Villains get too much credit. While it’s easiest to peg the blame of an ethics scandal on one or two shady executives, that’s often not the reality.
Many ethics scandals are not the products of a deliberate scheme, but the evolution of small compromises made by a group.
“No one ever set out to defraud the public,” says Weston Smith, former CFO and whistleblower, about his participation in the $1.4 billion HealthSouth scandal. “We made little concessions over time. And each time we rationalized it.”
Psychologist Irving Janis first described this phenomena in 1972, coining the term groupthink. He defined it as happening when a group “makes faulty decisions because the group pressures lead to a deterioration of mental efficiency, reality testing and moral judgment.”
Disagreements can cause frustrations, loss of rapport or even demotion. To avoid this, members of a group will seek to maintain harmony with their peers, even if it means going against their values.
It takes courage to speak up when your idea might be unpopular, but it’s necessary for maintaining a culture of accountability and integrity. Here are some tips to help navigate your team away from groupthink decision making.
1. Know where you stand
Define your values now. Being aware of potential issues in advance prepares you to determine where boundaries are being crossed.
2. Keep the goal in mind
Groupthink can occur when patience is exhausted and individuals just want to find a quick solution. Staying on track reduces some of the stressors of time constraints that can lead to a groupthink-based outcome. Be willing to be the one that asks, “How does this relate to our goal?” or “This is a great idea! Could we continue this discussion another time so we can return to our goal?”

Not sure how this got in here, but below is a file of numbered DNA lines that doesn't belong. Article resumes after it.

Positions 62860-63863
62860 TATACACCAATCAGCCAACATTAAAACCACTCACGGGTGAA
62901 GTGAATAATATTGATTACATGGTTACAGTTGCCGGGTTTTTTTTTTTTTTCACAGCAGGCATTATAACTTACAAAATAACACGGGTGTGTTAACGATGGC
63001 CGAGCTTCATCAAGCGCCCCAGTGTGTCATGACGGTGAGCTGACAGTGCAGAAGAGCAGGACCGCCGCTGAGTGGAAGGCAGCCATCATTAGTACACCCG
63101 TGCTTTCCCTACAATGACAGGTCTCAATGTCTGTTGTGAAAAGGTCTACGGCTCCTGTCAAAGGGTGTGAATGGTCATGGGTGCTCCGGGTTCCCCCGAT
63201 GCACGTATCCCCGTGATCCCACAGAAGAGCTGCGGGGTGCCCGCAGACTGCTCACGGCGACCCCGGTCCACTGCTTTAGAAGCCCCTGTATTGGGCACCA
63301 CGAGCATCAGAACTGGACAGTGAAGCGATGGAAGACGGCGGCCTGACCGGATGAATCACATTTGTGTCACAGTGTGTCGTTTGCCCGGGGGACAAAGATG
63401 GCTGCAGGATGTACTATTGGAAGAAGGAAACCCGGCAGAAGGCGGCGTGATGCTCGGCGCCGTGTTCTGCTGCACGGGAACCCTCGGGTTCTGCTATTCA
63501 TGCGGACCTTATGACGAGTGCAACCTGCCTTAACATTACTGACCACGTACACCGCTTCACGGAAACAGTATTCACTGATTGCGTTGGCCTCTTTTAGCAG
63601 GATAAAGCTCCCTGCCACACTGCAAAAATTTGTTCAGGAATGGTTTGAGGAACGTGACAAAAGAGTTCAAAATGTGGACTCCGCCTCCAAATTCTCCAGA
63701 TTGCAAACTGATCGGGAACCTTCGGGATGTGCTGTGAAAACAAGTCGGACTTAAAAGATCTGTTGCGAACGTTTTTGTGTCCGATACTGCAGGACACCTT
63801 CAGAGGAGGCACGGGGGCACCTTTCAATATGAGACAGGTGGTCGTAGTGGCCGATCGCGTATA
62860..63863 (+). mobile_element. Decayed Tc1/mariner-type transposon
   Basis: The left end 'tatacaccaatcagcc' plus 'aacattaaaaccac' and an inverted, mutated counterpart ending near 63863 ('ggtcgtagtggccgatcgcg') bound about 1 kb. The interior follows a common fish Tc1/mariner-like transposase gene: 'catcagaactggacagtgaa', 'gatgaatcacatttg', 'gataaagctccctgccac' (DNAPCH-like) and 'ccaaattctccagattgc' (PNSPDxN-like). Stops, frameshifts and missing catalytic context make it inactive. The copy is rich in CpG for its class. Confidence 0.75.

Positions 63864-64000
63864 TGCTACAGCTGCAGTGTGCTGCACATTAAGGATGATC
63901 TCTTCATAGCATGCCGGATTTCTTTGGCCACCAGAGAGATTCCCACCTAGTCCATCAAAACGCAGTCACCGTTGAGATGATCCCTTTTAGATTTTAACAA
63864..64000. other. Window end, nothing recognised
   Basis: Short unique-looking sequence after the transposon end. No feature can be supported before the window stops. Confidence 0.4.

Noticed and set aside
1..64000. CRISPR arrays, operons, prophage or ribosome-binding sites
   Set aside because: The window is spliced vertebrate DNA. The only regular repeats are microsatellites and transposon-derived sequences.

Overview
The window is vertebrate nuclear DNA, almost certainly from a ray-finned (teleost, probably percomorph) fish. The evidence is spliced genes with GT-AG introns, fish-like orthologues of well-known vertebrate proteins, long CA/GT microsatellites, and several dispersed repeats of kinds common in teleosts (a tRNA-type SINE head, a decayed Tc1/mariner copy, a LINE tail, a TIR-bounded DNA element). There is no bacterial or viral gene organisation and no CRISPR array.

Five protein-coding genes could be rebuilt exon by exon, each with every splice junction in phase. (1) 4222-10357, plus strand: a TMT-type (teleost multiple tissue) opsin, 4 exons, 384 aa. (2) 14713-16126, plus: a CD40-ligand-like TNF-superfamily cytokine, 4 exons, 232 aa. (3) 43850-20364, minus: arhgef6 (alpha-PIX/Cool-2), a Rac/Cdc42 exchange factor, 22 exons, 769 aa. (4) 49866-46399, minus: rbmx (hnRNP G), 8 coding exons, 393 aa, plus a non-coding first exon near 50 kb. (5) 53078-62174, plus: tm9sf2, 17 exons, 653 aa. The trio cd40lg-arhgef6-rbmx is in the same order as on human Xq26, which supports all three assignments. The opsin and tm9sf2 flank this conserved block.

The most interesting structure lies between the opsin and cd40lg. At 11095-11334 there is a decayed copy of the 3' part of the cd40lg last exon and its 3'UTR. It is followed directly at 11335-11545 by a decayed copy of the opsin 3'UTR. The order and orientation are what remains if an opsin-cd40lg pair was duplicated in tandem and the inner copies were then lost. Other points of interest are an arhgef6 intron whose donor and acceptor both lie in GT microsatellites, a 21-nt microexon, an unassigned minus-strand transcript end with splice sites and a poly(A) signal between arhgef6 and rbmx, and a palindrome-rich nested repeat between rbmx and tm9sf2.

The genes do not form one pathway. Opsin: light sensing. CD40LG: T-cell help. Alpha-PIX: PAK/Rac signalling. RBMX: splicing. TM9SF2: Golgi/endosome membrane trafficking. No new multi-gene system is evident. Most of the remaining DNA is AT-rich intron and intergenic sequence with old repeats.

3. Play devil’s advocate
Disagreements over ideas and viewpoints on how a task should be solved is called task conflict (as opposed to relational conflict which is interpersonal disagreements). Research shows that when members of a group are in task conflict with each other, their collective and individual problem solving capabilities actually increase. Don’t be afraid to poke holes in the ideas that are generated. Speak openly about concerns before finalizing the decision.
Dov Seidman, Founder and CEO of LRN, explains the importance of the pause. “I do not mean just a momentary break from labor, but a deep pause, one in which we take time to reflect on the complex ramifications of our behaviors as well as determine the behaviors we need to thrive – individually and collectively – in our organizations. It is a pause that deepens our moral consciousness.”
Making a decision for the sake of completion can be counterproductive. Bring the ideas to the table. Discuss them. Throw rocks at them. Then pause. Step away, and let the options simmer in your mind. See how they achieve the goal. Come to a decision another day. The more weighty the matter, the longer the pause should be.
5. Suggest a “Plan B”
In his book Practical Lessons in Leadership, Art Petty suggests developing a “second solution.” Oftentimes, after the pressure of reaching a decision is released, new innovative ideas emerge, sometimes even better ones. Additionally it is always to the advantage of the team to have something on deck in the event unforeseeable blockades prevent the successful implementation of plan A.
It’s all too often that the excuse, “Nobody said anything, so we just went along with it” is made during a corporate scandal. Ethical leaders avoid such thinking by facilitating accountability and debate.
As a team member working to steer clear of groupthink, you may have to be more assertive than you usually are. You may have to speak up, when you are usually quiet. Be brave. It’s worth it.
– Lara Loewl
Activities Coordinator, NASBA Center for the Public Trust